While the World Fights the Pandemic, another Different Outbreak in Guinea Was Just Squelched
On Saturday, the World Health Organization declared the end of Guinea’s second Ebola outbreak, which began in February and cost 12 lives.
The recent flare-small up’s magnitude, 16 confirmed cases and seven suspected infections, has been attributed to experience from the 2013-16 epidemic, which killed more than 11,300 people primarily in Guinea, Liberia, and Sierra Leone.
This time, only 12 individuals were killed.
“I have the honor of declaring the end of Ebola” WHO official Alfred Ki-Zerbo said during a ceremony in Guinea’s southeastern Nzerekore area, where the disease first erupted in late January.
Guinea was required by international law to wait 42 days – twice the virus’s incubation period – without reporting a new case before declaring the epidemic over.
That wait ended on Friday, weeks after the final person was certified cured on May 8, according to a senior health ministry official.
Additionally, Health Minister Remy Lamah declared the outbreak over “in the name of the head of state”
Around 200 people, including religious and community leaders, attended Saturday’s gathering in a health ministry building.
“We must also thank the communities who pitched in to overcome the disease,” Ki-Zerbo of the WHO stated.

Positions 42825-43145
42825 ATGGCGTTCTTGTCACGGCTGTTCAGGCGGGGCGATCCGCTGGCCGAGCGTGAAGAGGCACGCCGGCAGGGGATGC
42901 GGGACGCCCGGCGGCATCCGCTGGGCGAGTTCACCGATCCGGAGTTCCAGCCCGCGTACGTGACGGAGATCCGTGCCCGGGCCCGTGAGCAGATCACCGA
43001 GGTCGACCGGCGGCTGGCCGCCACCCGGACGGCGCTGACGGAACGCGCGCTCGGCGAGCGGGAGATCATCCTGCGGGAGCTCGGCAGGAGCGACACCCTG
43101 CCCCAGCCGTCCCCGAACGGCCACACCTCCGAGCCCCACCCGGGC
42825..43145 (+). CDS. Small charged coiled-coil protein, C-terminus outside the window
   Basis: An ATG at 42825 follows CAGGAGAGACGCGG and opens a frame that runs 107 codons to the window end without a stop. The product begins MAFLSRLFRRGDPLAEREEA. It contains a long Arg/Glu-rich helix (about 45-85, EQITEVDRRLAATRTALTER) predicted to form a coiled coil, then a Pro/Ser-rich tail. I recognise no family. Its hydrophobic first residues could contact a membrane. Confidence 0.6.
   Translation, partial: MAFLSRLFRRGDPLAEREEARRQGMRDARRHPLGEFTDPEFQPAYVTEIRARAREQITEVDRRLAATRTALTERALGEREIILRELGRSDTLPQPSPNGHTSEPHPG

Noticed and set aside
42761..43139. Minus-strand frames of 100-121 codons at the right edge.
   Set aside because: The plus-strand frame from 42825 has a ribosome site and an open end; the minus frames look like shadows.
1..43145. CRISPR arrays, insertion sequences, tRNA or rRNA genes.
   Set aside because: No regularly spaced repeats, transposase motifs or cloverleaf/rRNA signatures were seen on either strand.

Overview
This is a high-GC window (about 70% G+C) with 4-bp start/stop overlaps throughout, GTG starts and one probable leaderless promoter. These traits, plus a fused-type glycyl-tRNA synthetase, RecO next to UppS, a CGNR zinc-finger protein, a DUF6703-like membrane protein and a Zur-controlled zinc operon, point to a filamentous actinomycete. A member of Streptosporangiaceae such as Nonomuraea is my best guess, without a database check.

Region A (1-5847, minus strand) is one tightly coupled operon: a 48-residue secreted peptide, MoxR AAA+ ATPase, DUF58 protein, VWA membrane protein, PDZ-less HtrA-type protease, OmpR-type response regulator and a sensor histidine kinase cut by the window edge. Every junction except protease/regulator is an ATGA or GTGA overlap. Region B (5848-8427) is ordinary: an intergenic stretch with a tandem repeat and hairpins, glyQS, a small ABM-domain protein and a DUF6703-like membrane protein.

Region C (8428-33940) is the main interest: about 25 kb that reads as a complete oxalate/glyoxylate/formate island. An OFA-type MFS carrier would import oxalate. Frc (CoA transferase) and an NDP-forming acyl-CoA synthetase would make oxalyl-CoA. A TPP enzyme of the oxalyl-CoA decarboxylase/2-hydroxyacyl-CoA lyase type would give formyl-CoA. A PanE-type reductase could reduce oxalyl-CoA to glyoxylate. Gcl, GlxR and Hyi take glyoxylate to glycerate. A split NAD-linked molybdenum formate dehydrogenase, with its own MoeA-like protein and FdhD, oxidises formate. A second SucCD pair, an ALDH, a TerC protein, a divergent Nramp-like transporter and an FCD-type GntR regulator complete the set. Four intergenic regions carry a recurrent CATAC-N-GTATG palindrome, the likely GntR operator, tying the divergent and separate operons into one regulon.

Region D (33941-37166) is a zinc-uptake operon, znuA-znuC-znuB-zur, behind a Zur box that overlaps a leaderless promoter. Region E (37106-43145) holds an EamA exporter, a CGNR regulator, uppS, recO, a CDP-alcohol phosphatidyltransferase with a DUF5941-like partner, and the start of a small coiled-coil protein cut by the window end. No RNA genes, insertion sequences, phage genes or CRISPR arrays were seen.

During the outbreak last decade, resistance and plain hostility toward anti-Ebola infection control efforts drove some residents of Guinea’s mountainous southeast to attack and even murder government officials.
“Community engagement, effective public health measures and the equitable use of vaccines” were critical in combating Ebola at the time, WHO Director-General Tedros Adhanom Ghebreyesus said in a statement.
The UN agency reported that it had supplied approximately 24,000 vaccine doses to Guinea and had vaccinated 11,000 persons at high risk, including more than 2,800 frontline workers.
“We’ve beaten Ebola but let’s remain vigilant” a banner unfurled during Saturday’s celebration said.
“We must stay alert for a possible resurgence and ensure the expertise in Ebola expands to other health threats such as COVID-19,” WHO Africa head Matshidiso Moeti warned.
Genetic sequencing revealed links between the prior outbreak and the current epidemic, according to the US Centers for Disease Control and Prevention (CDC).
The CDC speculated that this year’s outbreak could have been triggered by “persistent infection in a survivor from the West Africa outbreak” at the time, underlining “the necessity for strong and ongoing survivor programs” as well as additional research.
Ebola is characterized by a high temperature and, in the most severe instances, uncontrollable bleeding.
It is spread via close contact with bodily fluids, and those who live with or care for patients are particularly vulnerable.
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